George McPhee

Under Pressure: George McPhee

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“Under Pressure” is a preseason series we’ll be running on PHT. For each team in the NHL, we’ll pick one player, coach, GM, mascot or whatever that everyone will be watching closely this season. Feel free to play the song as you read along. Also feel free to go to the comment section and tell us we picked poorly.

For the Washington Capitals, we pick… general manager George McPhee.

The NHL’s fourth longest-tenured GM — only Lou Lamoriello, Jim Rutherford and Darcy Regier have been on the job longer — McPhee has been the constant presence in a constantly shifting organization.

McPhee’s survived an ownership change, two lockouts and an infamous punch-up. He’s gone through six head coaches. His clubs have made the playoffs in 10 of 15 years — including one Stanley Cup Final — yet he’s also drafted in the top 10 five times (including Alex Ovechkin No. 1 overall in 2004).

All of which begs the question: Given everything McPhee’s been through, why would he be under pressure this year?

Short answer… he’s the safe pick.

McPhee has exhausted his GM maneuvers with this group, widely considered to be the most talented he’s had in Washington. He’s changed coaches (from Bruce Boudreau to Dale Hunter to Adam Oates), swapped identities (from high-octane to defensive-oriented to a balanced attack), brought in and moved out peripheral/role players (too many to mention) and even pulled the ol’ “mortgage the future for the present” move (with the Filip Forsberg-for-Martin Erat trade).

Eventually, though, all GMs must sit back and let their work speak for itself. It appears McPhee has reached that point.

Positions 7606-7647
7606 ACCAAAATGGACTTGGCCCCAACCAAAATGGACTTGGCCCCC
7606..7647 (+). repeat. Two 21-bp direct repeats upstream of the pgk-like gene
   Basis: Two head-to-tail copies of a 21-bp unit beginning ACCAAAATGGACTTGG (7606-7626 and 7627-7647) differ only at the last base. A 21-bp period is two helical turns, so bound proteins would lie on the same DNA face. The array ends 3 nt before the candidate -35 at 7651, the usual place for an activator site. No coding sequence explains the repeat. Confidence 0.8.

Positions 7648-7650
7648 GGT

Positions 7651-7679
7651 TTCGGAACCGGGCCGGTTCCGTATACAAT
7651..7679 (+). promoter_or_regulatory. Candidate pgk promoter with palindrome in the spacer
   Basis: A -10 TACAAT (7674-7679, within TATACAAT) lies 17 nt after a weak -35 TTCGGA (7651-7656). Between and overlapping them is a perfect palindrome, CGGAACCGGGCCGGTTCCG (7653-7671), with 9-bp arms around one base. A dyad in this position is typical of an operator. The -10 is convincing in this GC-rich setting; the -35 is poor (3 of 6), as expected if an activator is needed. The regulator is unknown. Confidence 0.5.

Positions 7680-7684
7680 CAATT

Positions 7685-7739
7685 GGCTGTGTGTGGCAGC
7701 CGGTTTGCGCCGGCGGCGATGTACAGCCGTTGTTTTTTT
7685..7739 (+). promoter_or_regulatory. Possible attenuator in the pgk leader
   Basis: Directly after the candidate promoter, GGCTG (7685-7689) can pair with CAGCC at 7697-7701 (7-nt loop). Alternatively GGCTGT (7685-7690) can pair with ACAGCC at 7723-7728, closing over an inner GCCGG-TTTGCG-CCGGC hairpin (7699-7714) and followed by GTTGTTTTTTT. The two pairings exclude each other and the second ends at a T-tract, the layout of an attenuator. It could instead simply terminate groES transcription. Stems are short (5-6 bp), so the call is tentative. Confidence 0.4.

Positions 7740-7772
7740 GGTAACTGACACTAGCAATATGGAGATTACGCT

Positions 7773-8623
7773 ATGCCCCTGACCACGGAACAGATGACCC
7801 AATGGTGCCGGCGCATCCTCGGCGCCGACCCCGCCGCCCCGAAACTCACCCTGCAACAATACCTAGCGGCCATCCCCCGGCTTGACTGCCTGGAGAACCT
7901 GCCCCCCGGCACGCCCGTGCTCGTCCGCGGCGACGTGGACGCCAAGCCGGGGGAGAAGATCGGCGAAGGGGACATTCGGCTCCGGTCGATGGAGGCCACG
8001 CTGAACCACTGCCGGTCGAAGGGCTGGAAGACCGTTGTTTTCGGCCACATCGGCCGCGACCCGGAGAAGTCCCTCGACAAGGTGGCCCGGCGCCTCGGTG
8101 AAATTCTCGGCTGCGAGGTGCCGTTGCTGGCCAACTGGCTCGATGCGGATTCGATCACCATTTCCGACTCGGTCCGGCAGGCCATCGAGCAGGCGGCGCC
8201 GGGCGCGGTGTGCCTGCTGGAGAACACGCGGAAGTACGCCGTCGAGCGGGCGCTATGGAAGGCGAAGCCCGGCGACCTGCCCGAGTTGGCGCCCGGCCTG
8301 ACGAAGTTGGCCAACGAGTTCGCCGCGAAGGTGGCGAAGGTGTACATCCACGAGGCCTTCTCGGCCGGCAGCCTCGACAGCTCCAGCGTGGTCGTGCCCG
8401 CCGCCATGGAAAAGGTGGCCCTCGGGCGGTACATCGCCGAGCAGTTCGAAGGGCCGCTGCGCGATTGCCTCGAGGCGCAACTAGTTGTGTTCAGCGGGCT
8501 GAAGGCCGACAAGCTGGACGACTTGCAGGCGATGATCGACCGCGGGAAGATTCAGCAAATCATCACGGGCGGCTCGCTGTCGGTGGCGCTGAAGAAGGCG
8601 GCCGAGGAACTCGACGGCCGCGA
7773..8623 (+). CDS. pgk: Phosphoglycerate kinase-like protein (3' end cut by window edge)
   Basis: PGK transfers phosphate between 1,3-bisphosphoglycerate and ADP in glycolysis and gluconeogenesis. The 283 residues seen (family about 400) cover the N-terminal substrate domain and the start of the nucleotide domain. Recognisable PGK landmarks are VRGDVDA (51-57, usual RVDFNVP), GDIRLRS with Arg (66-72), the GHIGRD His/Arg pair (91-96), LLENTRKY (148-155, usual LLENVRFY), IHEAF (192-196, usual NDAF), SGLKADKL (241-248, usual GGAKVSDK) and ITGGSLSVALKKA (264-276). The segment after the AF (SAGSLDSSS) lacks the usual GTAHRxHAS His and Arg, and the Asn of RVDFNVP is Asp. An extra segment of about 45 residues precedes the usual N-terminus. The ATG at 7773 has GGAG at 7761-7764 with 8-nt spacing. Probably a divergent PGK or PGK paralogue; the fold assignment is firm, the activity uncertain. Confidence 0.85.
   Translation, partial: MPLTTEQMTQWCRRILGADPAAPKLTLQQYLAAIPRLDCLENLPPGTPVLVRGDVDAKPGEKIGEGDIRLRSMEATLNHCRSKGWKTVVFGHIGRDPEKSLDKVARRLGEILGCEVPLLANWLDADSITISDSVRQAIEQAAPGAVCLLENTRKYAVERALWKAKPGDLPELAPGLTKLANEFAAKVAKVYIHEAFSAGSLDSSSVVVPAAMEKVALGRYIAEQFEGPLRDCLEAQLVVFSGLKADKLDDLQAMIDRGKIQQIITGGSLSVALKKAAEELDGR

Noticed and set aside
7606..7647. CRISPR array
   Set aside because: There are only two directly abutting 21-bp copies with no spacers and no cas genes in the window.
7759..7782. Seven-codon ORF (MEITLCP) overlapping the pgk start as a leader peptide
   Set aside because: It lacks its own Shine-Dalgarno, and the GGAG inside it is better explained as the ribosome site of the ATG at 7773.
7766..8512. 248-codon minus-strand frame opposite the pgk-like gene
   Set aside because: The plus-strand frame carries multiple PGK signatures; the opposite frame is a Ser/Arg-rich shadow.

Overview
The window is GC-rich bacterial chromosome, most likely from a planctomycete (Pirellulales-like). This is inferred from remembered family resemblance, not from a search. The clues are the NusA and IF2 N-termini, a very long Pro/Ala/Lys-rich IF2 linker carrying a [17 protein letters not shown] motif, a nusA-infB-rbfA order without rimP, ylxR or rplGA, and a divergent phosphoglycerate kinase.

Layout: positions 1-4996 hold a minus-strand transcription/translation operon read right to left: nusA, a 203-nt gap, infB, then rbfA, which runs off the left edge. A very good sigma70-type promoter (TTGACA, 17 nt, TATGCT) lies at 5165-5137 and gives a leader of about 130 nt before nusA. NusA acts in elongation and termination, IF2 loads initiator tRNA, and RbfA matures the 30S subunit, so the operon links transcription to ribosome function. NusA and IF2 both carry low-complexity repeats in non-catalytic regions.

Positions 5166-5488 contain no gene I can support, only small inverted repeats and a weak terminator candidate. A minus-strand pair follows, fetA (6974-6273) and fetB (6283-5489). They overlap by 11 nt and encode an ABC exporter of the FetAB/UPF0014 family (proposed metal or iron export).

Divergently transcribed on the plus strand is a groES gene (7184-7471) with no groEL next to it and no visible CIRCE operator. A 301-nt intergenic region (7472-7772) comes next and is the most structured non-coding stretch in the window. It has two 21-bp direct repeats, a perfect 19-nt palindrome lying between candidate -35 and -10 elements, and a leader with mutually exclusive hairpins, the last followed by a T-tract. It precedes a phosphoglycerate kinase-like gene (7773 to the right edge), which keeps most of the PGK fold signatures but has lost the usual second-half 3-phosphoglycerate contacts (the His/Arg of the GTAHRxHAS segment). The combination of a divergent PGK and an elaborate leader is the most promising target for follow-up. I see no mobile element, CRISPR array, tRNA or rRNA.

This offseason was one of Washington’s quietest in recent memory. Aside from losing Mike Ribeiro and adding Mikhail Grabovski, McPhee was virtually invisible during summer, popping up occasionally to weigh in on the Marcus Johansson and Karl Alzner negotiations (both were re-signed, with little drama.)

That silence might’ve been intentional. In late August, McPhee sounded like a GM pleased with what he’d built over the last few seasons.

“I like where the organization is right now,” he told NHL.com. “I think we have a real solid club here and a solid club in [AHL] Hershey, and some good prospects on the way.

“This club should stay competitive for a long time.”

The question dogging McPhee, though, is how competitive the Caps will be in May and June. The team’s had no problem achieving regular-season success under his watch yet has struggled in the playoffs, failing to advance past the second round since 1997 — his first year on the job.

Despite this, McPhee insists this is the group of players he’ll sink or swim with.

“I’d go to war with these guys. These are good players,” he told CSN Washington. “We’ve got a lot of good young players and you keep going to war with them. We’ve made the playoffs six years in a row.